I was invited to be a speaker at 2014 NIST Workshop on Atomistic Simulations for Industrial Applications. As the one 20-something invited to present alongside professors that I consider to be top of the field, this was a daunting meeting.
I focused on where I viewed my youth as a unique strength: providing a view of the future. The future is going to need reproducible scripts alongside published literature. We always put math equations in our papers but none of us actually run these equations. We trust third-party libraries to implement the math properly. However, I’ve often found that our view of how software math works versus its actual implementation is very different.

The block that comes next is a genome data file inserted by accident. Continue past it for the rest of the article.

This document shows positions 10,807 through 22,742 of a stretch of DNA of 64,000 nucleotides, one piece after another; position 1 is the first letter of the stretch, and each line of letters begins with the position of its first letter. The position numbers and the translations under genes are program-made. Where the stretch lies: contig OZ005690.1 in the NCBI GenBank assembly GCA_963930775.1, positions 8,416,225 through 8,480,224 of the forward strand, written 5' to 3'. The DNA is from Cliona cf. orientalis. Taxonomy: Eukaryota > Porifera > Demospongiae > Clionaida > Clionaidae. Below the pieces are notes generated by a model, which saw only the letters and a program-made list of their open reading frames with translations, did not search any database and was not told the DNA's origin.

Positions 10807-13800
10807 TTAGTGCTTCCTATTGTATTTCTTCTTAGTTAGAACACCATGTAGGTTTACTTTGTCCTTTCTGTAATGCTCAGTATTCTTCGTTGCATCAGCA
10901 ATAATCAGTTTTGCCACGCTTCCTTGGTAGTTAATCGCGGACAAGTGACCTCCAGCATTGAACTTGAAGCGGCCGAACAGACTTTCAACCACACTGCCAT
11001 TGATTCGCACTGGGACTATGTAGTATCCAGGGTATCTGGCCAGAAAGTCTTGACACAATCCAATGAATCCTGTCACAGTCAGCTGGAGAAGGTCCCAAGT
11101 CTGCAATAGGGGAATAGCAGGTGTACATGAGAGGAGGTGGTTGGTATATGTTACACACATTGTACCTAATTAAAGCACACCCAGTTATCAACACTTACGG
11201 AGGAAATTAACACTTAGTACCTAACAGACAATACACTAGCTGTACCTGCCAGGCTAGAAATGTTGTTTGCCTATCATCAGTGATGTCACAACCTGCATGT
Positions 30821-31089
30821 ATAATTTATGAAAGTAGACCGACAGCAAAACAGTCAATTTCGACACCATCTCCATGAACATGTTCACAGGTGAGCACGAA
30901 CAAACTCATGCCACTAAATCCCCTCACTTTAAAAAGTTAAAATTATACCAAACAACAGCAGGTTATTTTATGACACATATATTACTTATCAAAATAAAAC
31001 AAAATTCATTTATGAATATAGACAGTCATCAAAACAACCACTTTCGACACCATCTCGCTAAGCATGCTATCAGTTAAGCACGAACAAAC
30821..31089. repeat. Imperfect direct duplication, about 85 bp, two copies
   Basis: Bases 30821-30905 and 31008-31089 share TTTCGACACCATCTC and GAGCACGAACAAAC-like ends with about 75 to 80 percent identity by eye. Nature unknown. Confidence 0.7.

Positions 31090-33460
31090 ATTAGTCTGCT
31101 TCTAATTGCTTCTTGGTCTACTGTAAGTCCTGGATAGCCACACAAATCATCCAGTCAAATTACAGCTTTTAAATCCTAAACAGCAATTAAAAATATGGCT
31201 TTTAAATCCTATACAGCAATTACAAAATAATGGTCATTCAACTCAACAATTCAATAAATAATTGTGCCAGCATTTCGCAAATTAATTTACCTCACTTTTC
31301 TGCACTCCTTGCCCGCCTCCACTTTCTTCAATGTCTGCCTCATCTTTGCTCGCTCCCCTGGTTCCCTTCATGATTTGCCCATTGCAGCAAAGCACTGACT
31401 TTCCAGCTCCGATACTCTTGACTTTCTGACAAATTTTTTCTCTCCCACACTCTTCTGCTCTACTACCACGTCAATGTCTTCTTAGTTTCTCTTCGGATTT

It will no longer be good enough for labs to publish simulation results without the same in-depth review rigor required of our experimental colleagues.
Instead, we should submit papers with a single reproducible script that can calculate the simulation results. In the case of these simulations being computationally expensive, a simpler version will be provided to show the software working. In the case of the simulations being stochastic, a random seed will be provided and the expected result included in the script.
These are simple steps that the software community has adopted long ago. It’s time for us to adopt these same practices.